So while the internet does allow you and I to meet, and to communicate, which might be a very positive thing, it is also progressively taking that daily trading relationship away for many. Multi player virtual environments allow some individuals to shrink the size of their real world networks.

        Getting back more directly to the book, it is as I said, I agree with the idea that we can escape from the tendencies to violence that exist, but the major evidence set presented by the book is flawed, in profound ways, that are exposed by Cirillo and Taleb in their paper – It is well worth the time to read.
        It is well worth taking the time to contemplate, particularly in the context of the Chicxulub event and dinosaurs, or the Toba event and the human diaspora. We have lots of evidence for the damage that “fat tail” distributions can deliver.

        So, like I said, yes to the overall theme, but no to the evidence set presented in support of the theme (which is kinda of sad, as for many people, a failure of the evidence set leads to a rejection of the hypothesis as a whole, rather than just a rejection of that evidence set – and there are good reasons for that – which is why Pinker hasn’t done any favours with the book – it will only be seen as positive by those who already intuitively understand something deeper, it wont convince those who don’t, in fact it actually actively turns them away).

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        1. Hey there,
          You have a very interesting point of view. What is your evidence behind your automation theory? Or is it just an opinion? I’d be interested to know.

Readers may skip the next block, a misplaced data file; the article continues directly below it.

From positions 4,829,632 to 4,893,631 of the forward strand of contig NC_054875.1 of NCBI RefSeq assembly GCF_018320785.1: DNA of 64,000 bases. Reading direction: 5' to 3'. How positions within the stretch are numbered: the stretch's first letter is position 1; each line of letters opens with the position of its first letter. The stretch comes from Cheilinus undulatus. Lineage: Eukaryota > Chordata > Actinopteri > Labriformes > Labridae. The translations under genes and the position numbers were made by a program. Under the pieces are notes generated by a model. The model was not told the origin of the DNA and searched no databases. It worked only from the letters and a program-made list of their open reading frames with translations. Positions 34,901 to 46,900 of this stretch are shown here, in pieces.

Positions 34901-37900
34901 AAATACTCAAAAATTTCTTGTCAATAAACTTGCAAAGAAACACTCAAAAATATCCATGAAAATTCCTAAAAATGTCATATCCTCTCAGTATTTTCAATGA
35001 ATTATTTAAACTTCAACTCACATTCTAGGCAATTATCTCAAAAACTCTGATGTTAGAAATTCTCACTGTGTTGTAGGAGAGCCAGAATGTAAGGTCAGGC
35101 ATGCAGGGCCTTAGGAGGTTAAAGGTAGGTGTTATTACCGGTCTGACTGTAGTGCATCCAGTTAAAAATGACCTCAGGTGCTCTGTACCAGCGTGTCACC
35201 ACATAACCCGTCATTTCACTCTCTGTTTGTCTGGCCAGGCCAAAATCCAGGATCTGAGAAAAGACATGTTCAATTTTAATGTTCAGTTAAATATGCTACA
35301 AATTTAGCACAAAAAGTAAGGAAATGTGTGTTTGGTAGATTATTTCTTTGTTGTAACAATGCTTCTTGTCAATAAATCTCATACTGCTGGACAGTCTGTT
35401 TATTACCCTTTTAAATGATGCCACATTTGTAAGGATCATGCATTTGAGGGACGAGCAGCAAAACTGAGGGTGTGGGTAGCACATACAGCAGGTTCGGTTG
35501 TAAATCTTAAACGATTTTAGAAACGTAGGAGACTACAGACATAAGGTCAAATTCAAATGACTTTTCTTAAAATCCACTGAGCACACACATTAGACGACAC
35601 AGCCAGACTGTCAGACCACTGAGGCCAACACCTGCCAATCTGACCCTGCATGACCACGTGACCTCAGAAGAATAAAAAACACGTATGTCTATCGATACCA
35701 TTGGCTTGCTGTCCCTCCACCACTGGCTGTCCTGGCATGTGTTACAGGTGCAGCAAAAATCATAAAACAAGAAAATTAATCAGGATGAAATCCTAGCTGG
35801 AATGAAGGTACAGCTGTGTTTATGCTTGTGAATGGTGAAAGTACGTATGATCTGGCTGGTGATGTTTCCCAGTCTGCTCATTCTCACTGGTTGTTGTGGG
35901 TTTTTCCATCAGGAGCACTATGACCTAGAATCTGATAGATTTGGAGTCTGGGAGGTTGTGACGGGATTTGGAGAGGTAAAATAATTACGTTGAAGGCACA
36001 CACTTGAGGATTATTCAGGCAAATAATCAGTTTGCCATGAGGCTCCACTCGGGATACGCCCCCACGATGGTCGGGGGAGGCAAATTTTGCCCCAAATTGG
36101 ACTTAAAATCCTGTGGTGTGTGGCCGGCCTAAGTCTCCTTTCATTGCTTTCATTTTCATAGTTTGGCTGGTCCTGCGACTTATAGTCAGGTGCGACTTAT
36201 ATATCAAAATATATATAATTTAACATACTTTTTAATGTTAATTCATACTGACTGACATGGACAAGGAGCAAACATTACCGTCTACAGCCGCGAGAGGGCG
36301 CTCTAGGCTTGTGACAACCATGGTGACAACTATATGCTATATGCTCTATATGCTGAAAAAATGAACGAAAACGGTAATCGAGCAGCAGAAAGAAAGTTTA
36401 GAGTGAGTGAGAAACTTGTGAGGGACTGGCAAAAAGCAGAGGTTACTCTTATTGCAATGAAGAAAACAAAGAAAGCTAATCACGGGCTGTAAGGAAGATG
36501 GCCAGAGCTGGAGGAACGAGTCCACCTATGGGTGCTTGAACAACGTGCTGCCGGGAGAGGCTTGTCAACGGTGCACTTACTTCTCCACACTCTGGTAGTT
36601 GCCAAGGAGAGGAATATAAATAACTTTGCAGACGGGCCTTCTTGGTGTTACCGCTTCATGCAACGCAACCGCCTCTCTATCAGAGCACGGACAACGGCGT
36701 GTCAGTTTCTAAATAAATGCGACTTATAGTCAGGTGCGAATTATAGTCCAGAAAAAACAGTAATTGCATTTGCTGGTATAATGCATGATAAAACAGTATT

I am still not clear how you can disagree to the data presented. It is, after all, data. And if you agree with Pinker’s hypothesis (that violence has decreased over time in all areas) how can you disagree with his data (which shows violence decreasing over time in all areas)? That seems a little skewy to me.
          And what is your evidence that people have been turned away from the book because they ‘don’t intuitively understand something deeper’? This smells like opinion presented as fact to me.
          Anyway, thankyou very much for your input. If you do have any data sources for your opinions I’d be interested to see them.
          Hope your night is going well,
          – J

          Like

          1. The evidence for automation abounds – self-driving cars is one instance, fully automated factories another, cell phones another Ray Kurzweil does a great job on that.

            I presented the prime source, but the link was edited out somehow.

            What Cirillo and Taleb clearly demonstrate in their paper is that the evidence presented by Pinker does not demonstrate a decrease in violence, but is in fact exactly what one expects in “fat tail” distributions.

            Evidence is not the issue.
            The issue, as always, is how one interprets it.

            If you understand complexity theory, then it is clear that there are an infinite possible number of ways to interpret any evidence set.